Reposted from Sports, Media and Entertainment Online

By Keitaro Uzawa and Ann Cheung

The Ministry of Economy, Trade and Industry of Japan (“METI“) recently revised the Interpretative Guidelines on Electronic Commerce and Information Property Trading (“Guidelines“), which apply to all online business operations in Japan and clarify how the Civil Code, which governs Japanese commercial contracts, and other relevant laws, such as the Act on Special Provisions to the Civil Code Concerning Electronic Consumer Contracts and Electronic Acceptance Notice (Act No. 95 of 2001) (“Electronic Contract Act“) and the Act on Specified Commercial Transactions (Act No. 57 of 1976), are applied to various legal issues relating to electronic commerce and information property trading.


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Reposted from DLA Piper’s Media & Sport Group Bulletin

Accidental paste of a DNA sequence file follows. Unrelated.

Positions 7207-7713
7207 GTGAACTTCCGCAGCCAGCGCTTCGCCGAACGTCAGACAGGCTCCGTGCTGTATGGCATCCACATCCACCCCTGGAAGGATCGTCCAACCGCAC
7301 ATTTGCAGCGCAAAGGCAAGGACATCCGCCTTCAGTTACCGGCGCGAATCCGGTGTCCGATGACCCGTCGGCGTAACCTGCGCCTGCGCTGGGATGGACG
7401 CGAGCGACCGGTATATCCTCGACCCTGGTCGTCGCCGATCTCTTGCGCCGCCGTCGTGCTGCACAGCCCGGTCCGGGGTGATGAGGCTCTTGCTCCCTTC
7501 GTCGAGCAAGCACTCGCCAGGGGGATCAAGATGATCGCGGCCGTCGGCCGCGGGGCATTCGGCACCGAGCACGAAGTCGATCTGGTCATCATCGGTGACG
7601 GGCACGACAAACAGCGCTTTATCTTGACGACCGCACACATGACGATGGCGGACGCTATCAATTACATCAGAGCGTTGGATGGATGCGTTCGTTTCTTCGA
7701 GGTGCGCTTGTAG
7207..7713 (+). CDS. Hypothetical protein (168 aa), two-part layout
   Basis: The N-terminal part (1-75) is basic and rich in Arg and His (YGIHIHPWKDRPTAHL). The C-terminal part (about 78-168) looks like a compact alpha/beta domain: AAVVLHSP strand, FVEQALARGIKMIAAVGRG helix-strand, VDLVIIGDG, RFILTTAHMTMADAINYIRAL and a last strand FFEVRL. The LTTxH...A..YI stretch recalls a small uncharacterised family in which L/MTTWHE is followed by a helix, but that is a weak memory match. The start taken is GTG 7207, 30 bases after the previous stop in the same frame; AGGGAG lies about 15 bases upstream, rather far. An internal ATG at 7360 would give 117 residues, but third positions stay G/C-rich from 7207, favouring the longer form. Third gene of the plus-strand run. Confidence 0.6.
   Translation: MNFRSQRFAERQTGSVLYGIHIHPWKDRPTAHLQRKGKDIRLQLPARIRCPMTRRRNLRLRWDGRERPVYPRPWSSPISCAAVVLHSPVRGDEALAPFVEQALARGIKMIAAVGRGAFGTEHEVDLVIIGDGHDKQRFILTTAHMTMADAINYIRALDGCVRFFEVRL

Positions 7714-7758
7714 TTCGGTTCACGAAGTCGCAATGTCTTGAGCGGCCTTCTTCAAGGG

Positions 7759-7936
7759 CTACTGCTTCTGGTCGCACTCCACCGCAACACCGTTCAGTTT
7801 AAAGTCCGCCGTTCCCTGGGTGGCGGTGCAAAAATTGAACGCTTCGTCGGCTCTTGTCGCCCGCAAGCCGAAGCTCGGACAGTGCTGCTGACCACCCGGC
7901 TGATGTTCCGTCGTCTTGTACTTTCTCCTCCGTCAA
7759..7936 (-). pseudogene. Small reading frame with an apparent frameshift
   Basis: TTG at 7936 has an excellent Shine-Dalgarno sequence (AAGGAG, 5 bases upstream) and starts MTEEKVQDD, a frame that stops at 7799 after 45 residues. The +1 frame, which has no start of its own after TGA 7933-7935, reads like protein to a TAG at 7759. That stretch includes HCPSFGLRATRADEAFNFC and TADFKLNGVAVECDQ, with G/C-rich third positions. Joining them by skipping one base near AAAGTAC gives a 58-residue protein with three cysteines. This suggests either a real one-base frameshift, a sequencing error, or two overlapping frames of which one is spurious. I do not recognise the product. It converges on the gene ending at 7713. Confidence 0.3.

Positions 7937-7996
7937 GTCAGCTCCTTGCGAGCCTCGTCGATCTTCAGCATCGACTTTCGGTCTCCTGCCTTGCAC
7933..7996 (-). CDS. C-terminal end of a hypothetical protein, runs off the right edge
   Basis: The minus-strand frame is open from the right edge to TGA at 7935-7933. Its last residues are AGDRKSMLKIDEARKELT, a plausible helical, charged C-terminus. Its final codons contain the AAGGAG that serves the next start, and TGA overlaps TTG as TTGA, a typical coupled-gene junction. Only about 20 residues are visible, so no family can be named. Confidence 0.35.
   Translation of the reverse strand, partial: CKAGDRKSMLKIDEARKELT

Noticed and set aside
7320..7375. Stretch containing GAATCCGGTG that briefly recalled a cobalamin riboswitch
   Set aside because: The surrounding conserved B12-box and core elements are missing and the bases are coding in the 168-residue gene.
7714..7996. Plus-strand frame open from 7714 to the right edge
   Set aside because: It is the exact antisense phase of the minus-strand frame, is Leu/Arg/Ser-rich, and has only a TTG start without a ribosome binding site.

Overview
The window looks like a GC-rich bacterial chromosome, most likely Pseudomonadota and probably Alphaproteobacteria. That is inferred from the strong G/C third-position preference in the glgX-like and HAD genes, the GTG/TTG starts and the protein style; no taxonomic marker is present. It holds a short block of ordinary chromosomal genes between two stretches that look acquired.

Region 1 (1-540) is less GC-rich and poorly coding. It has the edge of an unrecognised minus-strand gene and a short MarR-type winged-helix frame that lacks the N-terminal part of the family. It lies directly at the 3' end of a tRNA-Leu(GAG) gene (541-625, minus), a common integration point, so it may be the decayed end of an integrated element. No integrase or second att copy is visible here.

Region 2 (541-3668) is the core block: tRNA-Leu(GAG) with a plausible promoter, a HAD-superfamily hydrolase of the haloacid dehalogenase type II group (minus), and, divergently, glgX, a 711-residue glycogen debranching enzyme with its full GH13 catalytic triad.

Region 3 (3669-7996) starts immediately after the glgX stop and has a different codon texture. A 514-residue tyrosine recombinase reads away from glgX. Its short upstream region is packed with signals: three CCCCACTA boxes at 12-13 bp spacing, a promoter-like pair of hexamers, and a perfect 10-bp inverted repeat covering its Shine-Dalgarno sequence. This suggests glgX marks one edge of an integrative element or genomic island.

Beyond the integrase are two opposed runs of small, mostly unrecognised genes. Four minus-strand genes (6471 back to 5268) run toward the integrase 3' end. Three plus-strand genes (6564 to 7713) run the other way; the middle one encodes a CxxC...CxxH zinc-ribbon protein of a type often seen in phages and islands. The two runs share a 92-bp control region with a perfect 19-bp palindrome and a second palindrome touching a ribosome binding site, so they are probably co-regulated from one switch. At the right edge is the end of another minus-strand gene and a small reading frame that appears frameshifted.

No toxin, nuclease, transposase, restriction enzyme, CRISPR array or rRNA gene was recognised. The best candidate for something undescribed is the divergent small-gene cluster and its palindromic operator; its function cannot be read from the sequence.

Editorial Team: Nick FitzpatrickDuncan Calow and Patrick Mitchell

The consultation following up recommendations in the Hargreaves Review outlines Government plans to improve copyright laws.

The consultation, which will run for 14 weeks and conclude on 21 March 2012, is in line with the Government’s “response” to the Hargreaves Review of Intellectual Property and Growth (“Hargreaves Review”) (for more information on the Hargreaves Review please refer to our May 2011 client alert here).


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As you may have noticed, today some of the most-visited websites on the Internet are blacked out, unavailable, or otherwise focusing on protesting currently-pending legislation in the United States that may impact many businesses and how they operate on the Internet. Specifically, popular sites such as Wikipedia, Craigslist, and BoingBoing are wholly unavailable, and others, such as Google, WordPress, and Amazon, are prominently featuring commentary on the PROTECT IP Act (PIPA) and the Stop Online Piracy Act (SOPA), which are currently pending in the Senate and House, respectively.


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